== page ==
Interrelationship between water hyacinth and the new water weed in Lake Victoria, Homabay County
Lake Victoria is facing an extinction threat from the rising pollution levels. It has been a sink to excessive nutrients and untreated effluent that has led to fish die-offs, algal blooms and the spread of ferocious invasive waterweeds. These invasive weeds cause economic losses estimated to be 0.3% GDP. This study aimed to determine comparative development, uptake and accumulation level of nutrients in water hyacinth and the “Superweed” as well as eutrophication level in the lake. The study was conducted during period of attack by the “Superweed” in Homabay County
Dominant macrophytes were “Superweed” and hyacinth occurring in mixed population or hyacinth sole population. Sites had very low transparency with elevated turbidity (3034-231 NTU) with pH values being slightly acidic (4.54-6.90). The primary eutrophic elements TN (11- 5 mg/L) and P (1.84-0.13 mg/L) were in concentrations higher than minimum allowed pollution standards (N<5mg/L and P<0.005 to 0.020 mg/L) an indication of eutrophication.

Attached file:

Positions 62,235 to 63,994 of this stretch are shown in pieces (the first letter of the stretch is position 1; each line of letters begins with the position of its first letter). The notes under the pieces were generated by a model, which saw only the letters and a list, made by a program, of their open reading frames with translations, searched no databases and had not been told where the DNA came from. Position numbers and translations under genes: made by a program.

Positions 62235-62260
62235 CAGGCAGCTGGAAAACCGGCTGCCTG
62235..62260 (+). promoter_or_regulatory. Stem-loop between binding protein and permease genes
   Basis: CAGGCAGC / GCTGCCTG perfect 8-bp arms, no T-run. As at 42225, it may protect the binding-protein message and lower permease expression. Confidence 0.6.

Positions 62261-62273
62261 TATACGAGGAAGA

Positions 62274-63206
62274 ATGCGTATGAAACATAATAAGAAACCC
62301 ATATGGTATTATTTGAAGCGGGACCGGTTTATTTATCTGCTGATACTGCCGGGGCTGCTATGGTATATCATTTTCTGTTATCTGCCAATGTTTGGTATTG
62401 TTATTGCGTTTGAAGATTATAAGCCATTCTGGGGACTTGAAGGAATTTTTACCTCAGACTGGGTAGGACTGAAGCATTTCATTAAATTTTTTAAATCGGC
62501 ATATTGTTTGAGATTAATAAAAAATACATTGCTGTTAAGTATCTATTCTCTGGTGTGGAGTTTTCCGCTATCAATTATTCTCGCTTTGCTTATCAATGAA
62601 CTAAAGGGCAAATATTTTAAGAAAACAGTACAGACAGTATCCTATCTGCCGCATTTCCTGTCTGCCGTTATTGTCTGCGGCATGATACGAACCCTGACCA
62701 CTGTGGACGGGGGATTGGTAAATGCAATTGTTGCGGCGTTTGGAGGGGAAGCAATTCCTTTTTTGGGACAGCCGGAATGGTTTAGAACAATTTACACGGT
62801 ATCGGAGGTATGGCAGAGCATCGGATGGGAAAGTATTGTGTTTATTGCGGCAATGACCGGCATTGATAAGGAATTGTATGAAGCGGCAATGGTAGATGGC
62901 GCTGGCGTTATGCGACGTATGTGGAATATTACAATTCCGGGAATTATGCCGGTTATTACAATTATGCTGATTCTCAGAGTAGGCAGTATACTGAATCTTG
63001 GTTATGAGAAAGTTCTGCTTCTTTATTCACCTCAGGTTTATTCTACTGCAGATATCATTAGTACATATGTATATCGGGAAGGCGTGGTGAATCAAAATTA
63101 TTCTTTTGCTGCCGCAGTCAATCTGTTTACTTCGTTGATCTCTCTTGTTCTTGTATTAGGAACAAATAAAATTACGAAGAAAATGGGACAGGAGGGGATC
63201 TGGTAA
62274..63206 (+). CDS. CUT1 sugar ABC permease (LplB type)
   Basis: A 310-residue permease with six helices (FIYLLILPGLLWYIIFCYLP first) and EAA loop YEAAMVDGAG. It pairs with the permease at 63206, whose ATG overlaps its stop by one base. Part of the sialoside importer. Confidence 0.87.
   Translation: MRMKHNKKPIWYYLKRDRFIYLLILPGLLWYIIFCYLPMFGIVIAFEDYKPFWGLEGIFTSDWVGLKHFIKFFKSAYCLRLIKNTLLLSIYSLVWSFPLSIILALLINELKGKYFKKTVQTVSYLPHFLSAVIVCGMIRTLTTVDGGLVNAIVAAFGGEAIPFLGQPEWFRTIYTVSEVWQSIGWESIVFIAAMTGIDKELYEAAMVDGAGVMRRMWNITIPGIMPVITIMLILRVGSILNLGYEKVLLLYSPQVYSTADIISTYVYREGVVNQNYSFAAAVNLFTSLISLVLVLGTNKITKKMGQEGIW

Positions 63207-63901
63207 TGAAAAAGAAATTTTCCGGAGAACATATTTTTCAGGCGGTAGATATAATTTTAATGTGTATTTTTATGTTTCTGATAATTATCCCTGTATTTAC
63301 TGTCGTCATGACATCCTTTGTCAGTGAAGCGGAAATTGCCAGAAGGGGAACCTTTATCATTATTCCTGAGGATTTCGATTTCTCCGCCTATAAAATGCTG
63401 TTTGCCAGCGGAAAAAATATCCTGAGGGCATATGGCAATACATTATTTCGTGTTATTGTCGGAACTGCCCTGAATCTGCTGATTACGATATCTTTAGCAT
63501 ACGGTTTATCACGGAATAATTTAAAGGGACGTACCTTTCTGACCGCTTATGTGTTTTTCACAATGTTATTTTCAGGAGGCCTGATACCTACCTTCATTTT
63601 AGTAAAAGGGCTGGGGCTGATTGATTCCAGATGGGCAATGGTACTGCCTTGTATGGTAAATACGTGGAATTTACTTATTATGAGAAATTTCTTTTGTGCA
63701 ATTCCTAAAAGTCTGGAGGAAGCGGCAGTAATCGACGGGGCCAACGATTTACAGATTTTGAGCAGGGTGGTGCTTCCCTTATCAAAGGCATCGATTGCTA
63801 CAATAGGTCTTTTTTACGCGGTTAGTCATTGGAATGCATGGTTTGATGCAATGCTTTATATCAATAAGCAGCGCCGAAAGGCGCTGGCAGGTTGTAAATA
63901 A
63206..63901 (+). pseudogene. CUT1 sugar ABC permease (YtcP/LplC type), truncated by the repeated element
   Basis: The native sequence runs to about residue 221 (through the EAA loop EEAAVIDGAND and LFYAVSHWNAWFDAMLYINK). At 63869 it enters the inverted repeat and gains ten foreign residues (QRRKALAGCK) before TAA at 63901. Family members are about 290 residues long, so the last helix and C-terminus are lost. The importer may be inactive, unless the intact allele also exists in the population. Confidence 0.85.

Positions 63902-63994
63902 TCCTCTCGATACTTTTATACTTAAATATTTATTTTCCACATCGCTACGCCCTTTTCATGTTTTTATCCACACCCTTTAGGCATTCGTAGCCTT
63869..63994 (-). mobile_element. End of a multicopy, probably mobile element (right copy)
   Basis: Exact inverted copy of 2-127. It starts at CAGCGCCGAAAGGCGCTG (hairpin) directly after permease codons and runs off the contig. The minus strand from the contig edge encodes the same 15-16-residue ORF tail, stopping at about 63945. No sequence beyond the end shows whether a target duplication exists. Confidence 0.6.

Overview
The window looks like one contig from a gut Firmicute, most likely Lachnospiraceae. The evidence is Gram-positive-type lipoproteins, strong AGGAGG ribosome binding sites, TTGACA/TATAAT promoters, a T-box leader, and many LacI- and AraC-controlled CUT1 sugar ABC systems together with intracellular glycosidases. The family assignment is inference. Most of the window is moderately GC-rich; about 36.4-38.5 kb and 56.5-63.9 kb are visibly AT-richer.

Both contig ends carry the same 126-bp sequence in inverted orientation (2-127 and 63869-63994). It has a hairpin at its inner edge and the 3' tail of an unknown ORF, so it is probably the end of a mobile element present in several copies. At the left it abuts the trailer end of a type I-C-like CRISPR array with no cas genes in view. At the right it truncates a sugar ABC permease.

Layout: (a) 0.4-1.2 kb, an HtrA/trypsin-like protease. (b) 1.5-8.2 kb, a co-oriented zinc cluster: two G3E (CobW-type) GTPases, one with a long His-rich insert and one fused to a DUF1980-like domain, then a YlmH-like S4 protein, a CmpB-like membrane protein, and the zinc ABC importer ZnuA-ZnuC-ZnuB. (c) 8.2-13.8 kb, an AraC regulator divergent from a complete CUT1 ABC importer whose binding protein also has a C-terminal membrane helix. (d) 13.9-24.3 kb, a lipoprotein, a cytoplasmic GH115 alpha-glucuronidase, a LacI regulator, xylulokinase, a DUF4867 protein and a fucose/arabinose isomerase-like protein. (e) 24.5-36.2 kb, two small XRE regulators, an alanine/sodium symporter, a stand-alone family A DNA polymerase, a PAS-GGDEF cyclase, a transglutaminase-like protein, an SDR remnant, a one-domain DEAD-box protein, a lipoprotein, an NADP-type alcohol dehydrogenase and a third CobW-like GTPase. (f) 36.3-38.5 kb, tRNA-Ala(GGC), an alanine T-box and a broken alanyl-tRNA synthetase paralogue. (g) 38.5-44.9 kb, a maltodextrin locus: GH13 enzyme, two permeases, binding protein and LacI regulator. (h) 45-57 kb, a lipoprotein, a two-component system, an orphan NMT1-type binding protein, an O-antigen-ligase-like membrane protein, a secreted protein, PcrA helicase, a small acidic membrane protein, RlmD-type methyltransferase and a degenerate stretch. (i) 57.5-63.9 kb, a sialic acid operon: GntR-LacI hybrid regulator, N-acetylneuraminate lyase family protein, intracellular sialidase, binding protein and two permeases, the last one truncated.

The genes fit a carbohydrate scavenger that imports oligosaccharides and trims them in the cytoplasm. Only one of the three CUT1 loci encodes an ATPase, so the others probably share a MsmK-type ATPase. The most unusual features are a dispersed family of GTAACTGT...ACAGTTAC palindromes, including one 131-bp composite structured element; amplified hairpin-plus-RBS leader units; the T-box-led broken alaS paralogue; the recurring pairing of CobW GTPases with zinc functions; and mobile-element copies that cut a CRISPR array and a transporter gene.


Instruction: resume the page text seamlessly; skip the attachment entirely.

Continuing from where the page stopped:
The study recorded no heavy metal the region. A direct correlation was recorded between nutrient loading rate and nutrient content of macrophytes with TN, P and K being significantly different from each other (P≤0.05). Significantly higher TN, P and K, turbidity and Low pH was recorded in hyacinth sole population (p=0.05). It would therefore be recommended to use the “Superweed” as an animal feed and as soil organic amendments.
In-lake management actions such as alum treatments should be applied however they require further studies.
Key words: new water weed, water hyacinth, heavy metals, classification, nutrients, use, control measure, nutrients